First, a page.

l = ArgEntry[AN_MSG_V].a_length; /* -- truncate message if it exceeds maximum length */ if ( l > MAX_MESSAGE_LENGTH ) l = MAX_MESSAGE_LENGTH; if ( pRtCall->table_version < 0x0750 ) /* runtime predates GetCallerInfo? */ { /* -- format message without caller information */ sprintf(MyMsg, "%.*s", l, p); } else { /* -- get caller information */ CALLER_INFO *pMyCallerInfo = pRtCall->pGetCallerInfo(); /* -- format message with caller information */ sprintf(MyMsg, "%.*s\n\nMsgBox called at %s %s in %s (%s) compiled %s.", l, p, ((pMyCallerInfo->Flags & CIF_LOCATION_ADDRESS) ? "return location" : "line" ), pMyCallerInfo->ProgramLocation, pMyCallerInfo->ProgramName, pMyCallerInfo->ProgramFileName, pMyCallerInfo->ProgramDateTime ); } /* -- display message box and save button value */ lButton = MessageBox(hCobolWindow, MyMsg, "RM/MsgBox", /* caption */ (MB_YESNO | MB_ICONQUESTION | MB_SETFOREGROUND | MB_TOPMOST) ); /* -- return button value in COBOL button value argument */ /* button value = 6 (IDYES) for Yes button; or */ /* 7 (IDNO) for No button */ p = ArgEntry[AN_BTN_V].a_address; if ( ArgEntry[AN_BTN_V].a_length == 4) ST_BIT32(lButton, p); /* macro defined in standdef.h */ else { sButton = (short) lButton; ST_BIT16(sButton, p); /* macro defined in standdef.h */ } /* -- return to caller with success */ return RM_FND; } /* Define a banner message */ char * RM_AddOnBanner() {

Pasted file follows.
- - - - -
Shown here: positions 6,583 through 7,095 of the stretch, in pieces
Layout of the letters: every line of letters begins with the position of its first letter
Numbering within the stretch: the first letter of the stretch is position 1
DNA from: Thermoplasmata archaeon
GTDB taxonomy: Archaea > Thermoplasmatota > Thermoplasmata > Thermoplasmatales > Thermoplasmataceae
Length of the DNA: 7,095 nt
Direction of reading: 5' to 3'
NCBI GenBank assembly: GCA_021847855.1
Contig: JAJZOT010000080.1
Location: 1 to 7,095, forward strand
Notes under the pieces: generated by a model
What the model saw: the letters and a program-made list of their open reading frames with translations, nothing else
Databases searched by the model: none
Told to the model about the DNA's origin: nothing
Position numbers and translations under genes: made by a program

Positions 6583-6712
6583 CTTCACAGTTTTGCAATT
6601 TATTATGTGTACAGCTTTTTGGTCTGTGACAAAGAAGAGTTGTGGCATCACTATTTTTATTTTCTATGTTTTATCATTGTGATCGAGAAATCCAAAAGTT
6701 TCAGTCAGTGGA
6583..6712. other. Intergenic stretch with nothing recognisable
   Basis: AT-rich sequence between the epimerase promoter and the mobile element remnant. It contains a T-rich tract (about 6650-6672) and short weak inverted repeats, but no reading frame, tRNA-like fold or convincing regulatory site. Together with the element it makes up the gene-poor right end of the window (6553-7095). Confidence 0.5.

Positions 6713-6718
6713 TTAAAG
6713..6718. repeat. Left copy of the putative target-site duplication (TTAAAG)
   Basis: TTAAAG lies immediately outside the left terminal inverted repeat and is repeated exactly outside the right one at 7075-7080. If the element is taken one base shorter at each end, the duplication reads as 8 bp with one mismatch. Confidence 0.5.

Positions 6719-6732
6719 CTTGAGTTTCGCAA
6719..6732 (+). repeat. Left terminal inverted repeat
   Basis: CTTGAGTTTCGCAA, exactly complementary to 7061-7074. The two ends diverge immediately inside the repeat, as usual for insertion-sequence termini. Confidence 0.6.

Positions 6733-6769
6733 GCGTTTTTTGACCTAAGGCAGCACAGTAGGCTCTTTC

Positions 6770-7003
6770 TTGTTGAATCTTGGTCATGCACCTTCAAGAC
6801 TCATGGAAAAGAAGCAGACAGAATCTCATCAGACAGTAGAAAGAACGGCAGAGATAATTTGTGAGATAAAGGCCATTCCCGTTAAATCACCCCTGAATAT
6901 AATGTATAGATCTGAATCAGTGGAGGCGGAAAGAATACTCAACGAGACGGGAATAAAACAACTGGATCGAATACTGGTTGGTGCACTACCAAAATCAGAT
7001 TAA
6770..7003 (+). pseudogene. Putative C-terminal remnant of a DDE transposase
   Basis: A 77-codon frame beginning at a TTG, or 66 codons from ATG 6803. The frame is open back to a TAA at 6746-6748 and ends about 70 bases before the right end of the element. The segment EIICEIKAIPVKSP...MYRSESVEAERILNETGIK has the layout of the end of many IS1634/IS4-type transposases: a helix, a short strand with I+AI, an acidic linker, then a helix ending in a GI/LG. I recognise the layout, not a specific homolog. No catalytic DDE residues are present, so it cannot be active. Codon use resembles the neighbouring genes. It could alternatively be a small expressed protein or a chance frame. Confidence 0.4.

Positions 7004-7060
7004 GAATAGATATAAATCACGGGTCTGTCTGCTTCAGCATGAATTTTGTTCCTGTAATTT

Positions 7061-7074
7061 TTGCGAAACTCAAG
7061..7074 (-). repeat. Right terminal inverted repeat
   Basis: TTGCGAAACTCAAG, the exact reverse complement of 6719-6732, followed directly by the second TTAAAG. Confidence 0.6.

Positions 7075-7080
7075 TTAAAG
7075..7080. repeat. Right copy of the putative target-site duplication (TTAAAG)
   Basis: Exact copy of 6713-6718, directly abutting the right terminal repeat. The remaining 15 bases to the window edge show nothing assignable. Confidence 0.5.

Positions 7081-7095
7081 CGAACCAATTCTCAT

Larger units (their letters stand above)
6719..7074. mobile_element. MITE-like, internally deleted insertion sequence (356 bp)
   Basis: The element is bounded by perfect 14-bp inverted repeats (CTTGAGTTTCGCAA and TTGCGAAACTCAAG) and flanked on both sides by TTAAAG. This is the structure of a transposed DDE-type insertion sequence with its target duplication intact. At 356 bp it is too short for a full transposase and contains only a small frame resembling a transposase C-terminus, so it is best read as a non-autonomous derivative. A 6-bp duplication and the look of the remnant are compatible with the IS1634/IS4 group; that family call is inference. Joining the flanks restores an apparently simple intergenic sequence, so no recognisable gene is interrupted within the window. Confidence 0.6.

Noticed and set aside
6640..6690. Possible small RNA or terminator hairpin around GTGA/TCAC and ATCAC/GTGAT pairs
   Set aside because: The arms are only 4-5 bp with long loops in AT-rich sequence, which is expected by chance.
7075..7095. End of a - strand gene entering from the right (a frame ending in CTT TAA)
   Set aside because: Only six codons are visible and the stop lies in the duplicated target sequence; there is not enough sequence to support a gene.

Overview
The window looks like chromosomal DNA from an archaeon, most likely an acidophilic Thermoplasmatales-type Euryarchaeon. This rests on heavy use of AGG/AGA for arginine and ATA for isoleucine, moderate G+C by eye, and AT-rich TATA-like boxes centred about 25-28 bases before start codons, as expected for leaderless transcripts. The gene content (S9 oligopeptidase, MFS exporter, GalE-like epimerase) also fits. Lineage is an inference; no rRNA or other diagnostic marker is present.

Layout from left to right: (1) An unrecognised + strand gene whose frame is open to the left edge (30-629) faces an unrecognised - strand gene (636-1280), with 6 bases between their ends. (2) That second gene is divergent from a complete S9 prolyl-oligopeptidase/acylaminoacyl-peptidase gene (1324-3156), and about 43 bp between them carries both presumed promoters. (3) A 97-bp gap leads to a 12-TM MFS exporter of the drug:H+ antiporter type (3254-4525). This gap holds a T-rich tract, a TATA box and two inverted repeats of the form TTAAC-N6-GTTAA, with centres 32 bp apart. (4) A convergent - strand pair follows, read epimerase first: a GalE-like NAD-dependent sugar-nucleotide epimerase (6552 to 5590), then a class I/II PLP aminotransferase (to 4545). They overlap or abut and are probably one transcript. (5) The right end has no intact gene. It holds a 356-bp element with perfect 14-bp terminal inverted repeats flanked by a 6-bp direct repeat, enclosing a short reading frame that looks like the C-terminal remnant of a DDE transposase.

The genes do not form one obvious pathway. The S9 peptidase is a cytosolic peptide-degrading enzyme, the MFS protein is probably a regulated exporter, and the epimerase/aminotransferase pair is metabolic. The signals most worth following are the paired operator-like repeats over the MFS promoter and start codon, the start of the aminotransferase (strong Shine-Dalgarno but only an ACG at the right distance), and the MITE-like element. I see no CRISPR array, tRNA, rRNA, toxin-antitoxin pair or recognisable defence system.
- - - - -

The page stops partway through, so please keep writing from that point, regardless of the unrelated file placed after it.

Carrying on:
Page 185: Micro Focus RM/COBOL€¦ · This document describes CodeBridge, RM/COBOL’s cross-language call system that is designed to simplify communication between RM/COBOL programs and non-COBOL

CodeBridge User's Guide Appendix G: Non-COBOL Subprogram Internals for Windows • 177